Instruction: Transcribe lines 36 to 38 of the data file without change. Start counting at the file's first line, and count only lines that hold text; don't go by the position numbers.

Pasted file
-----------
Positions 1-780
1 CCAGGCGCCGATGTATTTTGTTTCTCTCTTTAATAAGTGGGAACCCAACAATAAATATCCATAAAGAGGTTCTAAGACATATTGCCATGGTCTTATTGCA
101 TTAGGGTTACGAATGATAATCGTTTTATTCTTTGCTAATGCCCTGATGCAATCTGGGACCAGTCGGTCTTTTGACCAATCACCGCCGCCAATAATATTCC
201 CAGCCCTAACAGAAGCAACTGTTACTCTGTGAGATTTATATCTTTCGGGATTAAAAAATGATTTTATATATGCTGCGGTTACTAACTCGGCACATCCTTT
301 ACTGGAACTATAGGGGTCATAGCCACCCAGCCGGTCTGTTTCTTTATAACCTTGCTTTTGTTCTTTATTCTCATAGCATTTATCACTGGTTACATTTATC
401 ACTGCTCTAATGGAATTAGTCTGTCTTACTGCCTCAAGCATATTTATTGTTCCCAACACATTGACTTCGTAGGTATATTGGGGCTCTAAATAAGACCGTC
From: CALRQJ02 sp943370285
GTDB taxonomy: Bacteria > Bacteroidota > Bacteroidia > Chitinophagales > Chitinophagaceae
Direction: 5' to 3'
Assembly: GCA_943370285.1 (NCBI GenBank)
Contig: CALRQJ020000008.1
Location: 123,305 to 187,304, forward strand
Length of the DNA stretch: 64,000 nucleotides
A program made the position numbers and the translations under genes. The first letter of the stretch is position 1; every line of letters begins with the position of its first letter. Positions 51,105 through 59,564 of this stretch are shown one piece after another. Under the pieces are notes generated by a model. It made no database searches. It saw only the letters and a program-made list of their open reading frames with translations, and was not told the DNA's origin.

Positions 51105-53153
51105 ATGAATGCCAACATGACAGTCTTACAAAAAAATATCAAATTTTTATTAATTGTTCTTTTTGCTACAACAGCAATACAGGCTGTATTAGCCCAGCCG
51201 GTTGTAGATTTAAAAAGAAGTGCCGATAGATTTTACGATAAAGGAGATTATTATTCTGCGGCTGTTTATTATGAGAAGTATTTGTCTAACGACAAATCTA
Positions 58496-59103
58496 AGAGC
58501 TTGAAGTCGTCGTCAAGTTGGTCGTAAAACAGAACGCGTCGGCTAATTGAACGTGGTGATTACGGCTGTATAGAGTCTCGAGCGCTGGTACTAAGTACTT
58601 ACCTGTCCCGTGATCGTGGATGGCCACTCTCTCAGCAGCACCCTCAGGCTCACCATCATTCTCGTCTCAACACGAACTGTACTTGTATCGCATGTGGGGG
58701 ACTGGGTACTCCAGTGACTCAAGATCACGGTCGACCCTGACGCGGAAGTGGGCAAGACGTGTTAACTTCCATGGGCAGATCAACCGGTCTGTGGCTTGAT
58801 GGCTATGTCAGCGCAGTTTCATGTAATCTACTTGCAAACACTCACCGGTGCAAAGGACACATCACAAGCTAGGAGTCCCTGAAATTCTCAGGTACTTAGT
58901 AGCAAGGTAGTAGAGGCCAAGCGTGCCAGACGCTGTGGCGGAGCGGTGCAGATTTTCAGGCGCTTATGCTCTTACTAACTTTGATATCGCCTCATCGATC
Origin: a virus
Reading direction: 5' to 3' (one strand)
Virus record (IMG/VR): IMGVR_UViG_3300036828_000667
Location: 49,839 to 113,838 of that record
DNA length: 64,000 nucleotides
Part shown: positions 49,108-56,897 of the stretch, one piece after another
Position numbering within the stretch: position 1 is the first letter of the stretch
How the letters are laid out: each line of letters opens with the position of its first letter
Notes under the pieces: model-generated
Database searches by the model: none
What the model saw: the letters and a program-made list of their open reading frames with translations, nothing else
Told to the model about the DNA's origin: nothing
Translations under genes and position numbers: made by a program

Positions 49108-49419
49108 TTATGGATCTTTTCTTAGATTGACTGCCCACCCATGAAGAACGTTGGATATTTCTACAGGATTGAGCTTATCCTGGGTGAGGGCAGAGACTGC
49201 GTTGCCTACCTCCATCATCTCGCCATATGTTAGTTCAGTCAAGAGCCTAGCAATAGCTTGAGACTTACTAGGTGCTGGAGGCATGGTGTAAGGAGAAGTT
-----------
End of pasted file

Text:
Told to the model about the DNA's origin: nothing
Translations under genes and position numbers: made by a program

Positions 49108-49419